• Neurology

  • Gastroenterology

  • Orthopedics

  • Pediatrics

  • Gerontology

  • Surgery


Medical Assistant Job Description Overview

What is a medical assistant’s day like? The MA duties you can expect to handle on the job can vary, depending on the kind of medical facility you work at and other factors, such as state laws. 

With experience, medical assistants can grow to supervise a team in a medical practice or in a clinical care facility. A medical assisting certificate can be the first step to a rewarding career in healthcare that may inspire you to advance your education into a degree program in fields like healthcare management and nursing.

Medical Assistant Duties & Skills 

Tasked with a wide range of responsibilities, the necessary soft skills for a medical assistant include adaptability, problem-solving, and organizational skills. Additionally, as the connection between providers and patients, medical assistants should also have strong interpersonal and communication abilities. 

Both clinical and administrative medical assistants will likely need to be familiar with medical terminology and basic technical skills, such as navigating the facility’s scheduling software or operating the phone systems. It’s important to note that the duties of a medical assistant will also depend on state laws and regulations regarding their involvement in patient care. Other medical assistant roles and responsibilities include but aren’t limited to the following: 

  • Logging patients’ medical histories 

  • Taking patients’ vital signs

  • Updating medical records and insurance

  • Processing insurance payments and billing

  • Assisting physicians with patient exams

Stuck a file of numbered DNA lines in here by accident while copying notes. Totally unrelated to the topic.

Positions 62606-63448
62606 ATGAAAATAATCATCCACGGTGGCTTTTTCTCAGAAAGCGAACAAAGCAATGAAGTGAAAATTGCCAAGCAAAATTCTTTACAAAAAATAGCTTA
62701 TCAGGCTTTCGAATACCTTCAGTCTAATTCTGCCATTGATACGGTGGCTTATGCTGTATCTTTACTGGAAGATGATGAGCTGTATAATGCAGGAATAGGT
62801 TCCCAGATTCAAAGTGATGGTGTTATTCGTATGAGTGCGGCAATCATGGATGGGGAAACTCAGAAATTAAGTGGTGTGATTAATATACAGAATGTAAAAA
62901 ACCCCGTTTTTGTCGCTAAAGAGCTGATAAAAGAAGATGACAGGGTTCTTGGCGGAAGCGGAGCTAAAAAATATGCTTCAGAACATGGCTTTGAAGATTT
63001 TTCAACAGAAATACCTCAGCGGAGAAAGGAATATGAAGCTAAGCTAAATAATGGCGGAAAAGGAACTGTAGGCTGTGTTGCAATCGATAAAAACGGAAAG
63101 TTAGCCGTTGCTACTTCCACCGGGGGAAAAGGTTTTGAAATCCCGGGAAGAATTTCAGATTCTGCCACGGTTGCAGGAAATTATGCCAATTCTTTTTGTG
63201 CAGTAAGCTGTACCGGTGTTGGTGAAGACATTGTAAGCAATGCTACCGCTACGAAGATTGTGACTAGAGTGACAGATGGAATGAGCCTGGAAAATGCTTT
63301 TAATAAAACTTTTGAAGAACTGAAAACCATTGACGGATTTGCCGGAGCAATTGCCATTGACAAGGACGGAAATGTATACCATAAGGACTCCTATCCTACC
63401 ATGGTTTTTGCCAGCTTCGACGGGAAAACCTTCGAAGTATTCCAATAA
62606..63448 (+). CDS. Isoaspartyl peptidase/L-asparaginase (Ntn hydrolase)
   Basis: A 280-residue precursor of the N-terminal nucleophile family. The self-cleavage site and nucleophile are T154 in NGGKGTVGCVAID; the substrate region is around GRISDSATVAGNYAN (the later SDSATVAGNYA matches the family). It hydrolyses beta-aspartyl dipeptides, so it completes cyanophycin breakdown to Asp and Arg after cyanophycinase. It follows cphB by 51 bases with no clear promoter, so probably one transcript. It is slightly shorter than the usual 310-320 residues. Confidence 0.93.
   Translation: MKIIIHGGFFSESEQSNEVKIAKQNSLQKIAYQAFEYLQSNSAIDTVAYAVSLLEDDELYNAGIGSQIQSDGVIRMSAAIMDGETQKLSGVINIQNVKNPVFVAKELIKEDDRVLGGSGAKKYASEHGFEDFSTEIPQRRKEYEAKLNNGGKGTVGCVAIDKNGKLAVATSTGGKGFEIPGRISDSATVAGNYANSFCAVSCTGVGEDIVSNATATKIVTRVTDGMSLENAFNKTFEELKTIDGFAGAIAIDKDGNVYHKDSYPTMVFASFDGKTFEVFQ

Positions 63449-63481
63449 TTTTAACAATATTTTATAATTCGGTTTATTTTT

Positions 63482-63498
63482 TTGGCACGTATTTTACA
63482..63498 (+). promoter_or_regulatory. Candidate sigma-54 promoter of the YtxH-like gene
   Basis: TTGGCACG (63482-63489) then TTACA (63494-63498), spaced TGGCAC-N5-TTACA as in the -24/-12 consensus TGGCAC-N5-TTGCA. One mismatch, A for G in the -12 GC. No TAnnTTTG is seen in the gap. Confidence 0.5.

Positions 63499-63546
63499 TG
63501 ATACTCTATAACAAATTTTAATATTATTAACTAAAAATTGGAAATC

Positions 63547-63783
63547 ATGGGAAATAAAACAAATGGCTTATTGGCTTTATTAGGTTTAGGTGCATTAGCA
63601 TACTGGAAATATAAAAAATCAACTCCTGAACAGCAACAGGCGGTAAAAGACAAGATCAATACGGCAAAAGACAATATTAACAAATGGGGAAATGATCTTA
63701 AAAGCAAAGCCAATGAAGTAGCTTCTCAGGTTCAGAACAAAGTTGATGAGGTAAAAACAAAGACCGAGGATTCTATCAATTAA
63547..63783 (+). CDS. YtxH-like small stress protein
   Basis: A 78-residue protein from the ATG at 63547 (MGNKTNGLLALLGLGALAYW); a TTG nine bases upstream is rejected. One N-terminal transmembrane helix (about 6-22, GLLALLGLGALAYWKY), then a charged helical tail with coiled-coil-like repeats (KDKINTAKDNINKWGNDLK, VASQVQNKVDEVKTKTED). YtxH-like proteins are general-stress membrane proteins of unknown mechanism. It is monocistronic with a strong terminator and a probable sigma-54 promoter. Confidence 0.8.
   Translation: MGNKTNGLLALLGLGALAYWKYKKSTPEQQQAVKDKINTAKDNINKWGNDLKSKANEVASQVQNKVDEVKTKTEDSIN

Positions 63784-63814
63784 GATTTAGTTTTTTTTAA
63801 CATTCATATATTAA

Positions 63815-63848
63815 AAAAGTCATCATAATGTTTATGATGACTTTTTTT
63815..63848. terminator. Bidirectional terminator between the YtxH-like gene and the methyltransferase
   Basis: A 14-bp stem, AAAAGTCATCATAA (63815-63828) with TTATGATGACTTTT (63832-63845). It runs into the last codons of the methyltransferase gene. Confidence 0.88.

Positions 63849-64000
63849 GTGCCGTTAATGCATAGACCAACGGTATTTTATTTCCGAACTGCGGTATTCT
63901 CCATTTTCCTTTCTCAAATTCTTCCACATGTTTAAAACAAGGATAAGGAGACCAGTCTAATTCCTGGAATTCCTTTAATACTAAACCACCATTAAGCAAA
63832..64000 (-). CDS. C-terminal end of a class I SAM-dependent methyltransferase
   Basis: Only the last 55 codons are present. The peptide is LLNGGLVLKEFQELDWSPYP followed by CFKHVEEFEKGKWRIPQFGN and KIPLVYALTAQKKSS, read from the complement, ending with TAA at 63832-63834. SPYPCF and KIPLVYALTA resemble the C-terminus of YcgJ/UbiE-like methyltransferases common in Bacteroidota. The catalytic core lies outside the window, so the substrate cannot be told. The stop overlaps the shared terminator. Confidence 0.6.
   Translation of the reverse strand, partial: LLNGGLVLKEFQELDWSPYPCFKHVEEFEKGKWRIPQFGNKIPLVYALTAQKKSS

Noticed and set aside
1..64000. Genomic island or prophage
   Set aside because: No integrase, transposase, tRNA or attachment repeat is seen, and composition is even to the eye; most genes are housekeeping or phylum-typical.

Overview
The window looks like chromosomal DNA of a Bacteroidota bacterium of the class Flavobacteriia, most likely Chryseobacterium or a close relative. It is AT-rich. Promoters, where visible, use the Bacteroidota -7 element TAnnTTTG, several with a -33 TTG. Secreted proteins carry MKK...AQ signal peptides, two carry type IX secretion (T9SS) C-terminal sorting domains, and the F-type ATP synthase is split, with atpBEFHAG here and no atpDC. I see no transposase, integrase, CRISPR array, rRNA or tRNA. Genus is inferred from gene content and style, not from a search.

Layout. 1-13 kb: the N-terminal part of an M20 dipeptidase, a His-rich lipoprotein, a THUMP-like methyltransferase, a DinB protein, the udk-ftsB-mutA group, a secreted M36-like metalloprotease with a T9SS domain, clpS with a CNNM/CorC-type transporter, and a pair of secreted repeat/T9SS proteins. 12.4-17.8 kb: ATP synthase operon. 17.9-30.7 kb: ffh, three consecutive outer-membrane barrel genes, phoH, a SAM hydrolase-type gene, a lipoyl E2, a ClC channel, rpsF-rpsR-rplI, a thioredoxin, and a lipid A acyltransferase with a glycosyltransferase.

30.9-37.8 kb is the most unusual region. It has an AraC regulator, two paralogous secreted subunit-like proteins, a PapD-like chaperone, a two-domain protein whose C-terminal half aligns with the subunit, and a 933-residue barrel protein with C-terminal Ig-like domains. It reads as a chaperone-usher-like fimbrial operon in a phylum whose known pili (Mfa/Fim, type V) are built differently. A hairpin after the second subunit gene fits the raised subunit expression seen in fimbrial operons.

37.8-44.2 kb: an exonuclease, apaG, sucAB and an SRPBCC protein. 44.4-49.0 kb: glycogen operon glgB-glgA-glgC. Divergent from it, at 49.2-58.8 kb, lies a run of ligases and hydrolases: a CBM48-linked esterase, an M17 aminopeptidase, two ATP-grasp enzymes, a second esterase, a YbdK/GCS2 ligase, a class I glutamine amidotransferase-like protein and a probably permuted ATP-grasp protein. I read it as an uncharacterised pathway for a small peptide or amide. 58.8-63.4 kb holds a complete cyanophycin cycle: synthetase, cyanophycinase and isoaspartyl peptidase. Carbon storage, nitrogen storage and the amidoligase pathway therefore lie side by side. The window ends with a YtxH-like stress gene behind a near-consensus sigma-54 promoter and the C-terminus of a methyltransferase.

• Checking patients in and out of the office

  • Sterilizing medical equipment and instruments

  • Scheduling appointments and processing referrals


Where Do Medical Assistants Work?

Ranging from outpatient care centers to surgical hospitals and senior living communities, the unique skill sets of medical assistants are needed in a variety of allied healthcare settings. The physical demands of a medical assistant in clinics are largely reliant on their role, varying from long days standing or walking to provide patient care to time spent mostly seated and handling administrative tasks. 


Medical assistant duties for those who work in clinics might include both administrative and clinical tasks, especially in smaller clinics. Medical assistants who work in clinics might have other duties as well, such as answering phones and scheduling patient appointments. MAs might work regular hours or be expected to work after hours or on weekends, depending on the type of clinic they work for, such as an urgent care clinic. In specialty clinics such as rehabilitation clinics or pediatric clinics, medical assistants may also take on additional tasks related to the location’s specific area of expertise. 


MAs who work in hospitals often have duties that are tied to the department they work in, which can include a mix of administrative and clinical responsibilities. In some cases, MAs who work in hospitals might have lab-based duties, such as obtaining samples of urine, blood, or stool and performing lab tests. MAs in hospitals might also have similar duties as those who work in clinics, such as updating medical records and measuring vital signs. Those who work in hospitals may have irregular hours or longer shifts and might need to work on holidays or weekends since these medical facilities are open around the clock.

Private Practices

Medical assistants who work in private practices might perform clinical and administrative duties or focus more on one type or the other. Smaller private practices might expect medical assistants to help with both administrative and clinical duties as needed, and may also have more standard hours of operation as opposed to hospitals and clinics. 

Medical Assistant Salary & Job Outlook